Sex Education, Catholic Style

Sex Education, Catholic Style November 29, 2016

Photo Source: Flickr Creative Commons by Stephan Hochhaus
Photo Source: Flickr Creative Commons by Stephan Hochhaus

The Vatican is launching a sex education program based on family and led by parents. This is very different from the secular notion of sex education which involves classes taught by Planned Parenthood, which is the nation’s number one abortion provider, in schools.

This program, which is developing organically with input from parents, is based on Catholic teaching and is grounded in morality. Sex education, Catholic style, sounds like a great new-old idea.

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4 responses to “Sex Education, Catholic Style”

  1. As long as the information is accurate. PP for all its issues provides accurate, scientific information. The Catholic sex-ed I got was full of inaccuracies and falsehoods and exaggerations and for me basically served as an early lesson that the Church can’t necessarily be trusted to present a full picture because they think we’re too dumb or immoral to have all the facts and still make the right decision.

  2. Interesting. The Catholic school I taught in for 10 years had sex ed done in the middle school each year—taught by the science teacher. The school was pre-K to grade 8, so it began in 6th grade. She was a lay teacher, as were all but 1 of the teachers in the school—the only nun teaching was in her early 80’s and did the library. All the teachers were Catholic except me and one other who taught in preschool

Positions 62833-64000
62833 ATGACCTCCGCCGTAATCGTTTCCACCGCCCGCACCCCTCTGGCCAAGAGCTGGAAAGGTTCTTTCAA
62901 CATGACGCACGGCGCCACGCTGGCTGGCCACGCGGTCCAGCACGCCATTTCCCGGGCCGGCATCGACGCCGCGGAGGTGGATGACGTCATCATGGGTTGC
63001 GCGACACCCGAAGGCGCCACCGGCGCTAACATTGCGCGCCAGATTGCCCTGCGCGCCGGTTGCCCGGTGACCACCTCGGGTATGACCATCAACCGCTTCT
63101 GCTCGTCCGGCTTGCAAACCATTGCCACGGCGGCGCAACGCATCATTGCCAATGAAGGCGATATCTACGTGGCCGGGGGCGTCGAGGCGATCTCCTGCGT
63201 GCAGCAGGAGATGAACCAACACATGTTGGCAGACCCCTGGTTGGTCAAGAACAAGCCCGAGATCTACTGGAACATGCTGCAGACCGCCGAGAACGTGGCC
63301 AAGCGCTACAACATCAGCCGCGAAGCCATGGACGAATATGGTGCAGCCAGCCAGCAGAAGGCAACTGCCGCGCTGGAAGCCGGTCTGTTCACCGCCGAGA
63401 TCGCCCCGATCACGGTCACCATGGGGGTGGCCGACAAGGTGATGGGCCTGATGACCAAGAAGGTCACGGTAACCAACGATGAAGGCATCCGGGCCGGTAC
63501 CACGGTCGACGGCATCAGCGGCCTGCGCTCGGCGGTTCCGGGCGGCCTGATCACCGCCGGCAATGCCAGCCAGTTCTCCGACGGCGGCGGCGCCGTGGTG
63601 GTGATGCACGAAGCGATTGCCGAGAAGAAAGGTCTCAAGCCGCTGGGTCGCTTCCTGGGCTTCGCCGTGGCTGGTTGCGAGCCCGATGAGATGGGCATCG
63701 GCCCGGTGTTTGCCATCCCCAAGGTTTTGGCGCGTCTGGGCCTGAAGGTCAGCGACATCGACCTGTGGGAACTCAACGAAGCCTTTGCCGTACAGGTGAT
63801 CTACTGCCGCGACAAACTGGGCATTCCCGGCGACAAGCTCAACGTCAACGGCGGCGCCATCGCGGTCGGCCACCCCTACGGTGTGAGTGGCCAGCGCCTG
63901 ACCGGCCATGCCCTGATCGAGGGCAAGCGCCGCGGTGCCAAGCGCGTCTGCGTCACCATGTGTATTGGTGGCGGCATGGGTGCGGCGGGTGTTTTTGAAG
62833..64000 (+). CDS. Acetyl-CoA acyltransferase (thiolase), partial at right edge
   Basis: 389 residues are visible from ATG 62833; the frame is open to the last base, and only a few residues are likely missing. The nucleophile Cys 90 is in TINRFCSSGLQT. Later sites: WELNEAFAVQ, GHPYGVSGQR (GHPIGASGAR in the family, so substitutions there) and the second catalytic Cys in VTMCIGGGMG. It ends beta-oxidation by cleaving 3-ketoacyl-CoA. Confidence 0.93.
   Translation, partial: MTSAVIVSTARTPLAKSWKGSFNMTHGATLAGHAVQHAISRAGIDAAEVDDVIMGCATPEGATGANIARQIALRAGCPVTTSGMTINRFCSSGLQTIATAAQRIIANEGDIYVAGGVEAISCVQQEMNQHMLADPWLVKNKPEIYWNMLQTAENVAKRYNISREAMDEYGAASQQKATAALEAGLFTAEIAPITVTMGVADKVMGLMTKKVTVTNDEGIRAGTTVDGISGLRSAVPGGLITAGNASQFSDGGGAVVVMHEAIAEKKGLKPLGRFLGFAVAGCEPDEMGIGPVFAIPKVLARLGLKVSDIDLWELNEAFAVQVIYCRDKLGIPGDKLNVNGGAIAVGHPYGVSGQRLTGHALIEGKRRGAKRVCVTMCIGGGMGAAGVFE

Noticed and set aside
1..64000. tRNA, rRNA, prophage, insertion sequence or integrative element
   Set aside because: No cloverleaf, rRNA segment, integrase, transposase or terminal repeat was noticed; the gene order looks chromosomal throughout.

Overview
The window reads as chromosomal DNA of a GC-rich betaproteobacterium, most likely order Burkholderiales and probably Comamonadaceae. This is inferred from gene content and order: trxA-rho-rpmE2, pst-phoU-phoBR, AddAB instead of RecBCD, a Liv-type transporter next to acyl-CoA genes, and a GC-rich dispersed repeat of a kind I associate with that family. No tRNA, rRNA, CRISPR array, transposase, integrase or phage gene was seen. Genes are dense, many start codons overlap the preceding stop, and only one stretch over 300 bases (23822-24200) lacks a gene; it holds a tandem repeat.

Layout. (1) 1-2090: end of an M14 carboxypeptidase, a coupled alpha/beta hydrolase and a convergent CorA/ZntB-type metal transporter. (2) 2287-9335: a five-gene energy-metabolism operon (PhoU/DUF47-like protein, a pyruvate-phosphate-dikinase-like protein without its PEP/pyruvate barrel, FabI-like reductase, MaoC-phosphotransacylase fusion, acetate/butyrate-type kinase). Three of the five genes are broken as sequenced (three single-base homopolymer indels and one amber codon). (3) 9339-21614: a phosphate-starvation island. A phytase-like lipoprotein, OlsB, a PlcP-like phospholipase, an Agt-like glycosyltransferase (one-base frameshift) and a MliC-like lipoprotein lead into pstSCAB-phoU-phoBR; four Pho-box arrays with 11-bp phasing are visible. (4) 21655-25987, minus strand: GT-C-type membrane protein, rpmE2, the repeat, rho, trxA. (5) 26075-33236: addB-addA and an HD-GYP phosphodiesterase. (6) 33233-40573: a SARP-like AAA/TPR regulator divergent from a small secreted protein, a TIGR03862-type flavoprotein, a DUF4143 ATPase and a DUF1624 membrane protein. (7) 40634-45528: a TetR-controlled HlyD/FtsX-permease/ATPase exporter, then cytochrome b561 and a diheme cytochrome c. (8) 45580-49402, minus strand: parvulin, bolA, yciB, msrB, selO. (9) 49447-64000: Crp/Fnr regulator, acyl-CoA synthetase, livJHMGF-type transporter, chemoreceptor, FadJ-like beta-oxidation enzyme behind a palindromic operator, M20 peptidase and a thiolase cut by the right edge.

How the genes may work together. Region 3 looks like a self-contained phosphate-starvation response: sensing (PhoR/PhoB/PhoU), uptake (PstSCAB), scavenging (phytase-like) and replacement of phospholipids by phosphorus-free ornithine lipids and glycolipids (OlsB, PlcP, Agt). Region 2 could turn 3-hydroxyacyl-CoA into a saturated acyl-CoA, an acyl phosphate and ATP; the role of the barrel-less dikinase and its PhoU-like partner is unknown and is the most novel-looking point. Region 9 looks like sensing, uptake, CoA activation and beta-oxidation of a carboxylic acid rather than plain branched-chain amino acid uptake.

3. When I was in middle school, there were Catholic programs being taught to us in our CCD classes. I attended those and several secular and evangelical programs. As far as instilling the values, all non-secular programs did a pretty good job there. What’s frustrating is that there complete lack of true sex education, even in the secular programs. Even medical schools are completely failing at the basics. My wife and I are frustrated just trying to find an OBGYN who understands even a small portion of what we were taught by Marquette’s one-day NFP program. Most of the doctors we’ve tried seem embarrassingly poorly educated. The culture is one of ‘take this medicine’ or ‘use this protection’, but the true scientific knowledge is lacking. It is no wonder that all my Catholic friends either use some form of contraception or have more children than intended. For those with fertility issues, IVF is the first recommendation, with no understanding of how fertility even works. In our diocese, the NFP class is supposed to be mandatory, but I’ve seen no enforcement of that. In fact, I’ve even talked to a few pastors who refuse to let it be taught, much less requiring it. I don’t see how you can separate the moral issues from the scientific ones — and that’s where everyone is failing today.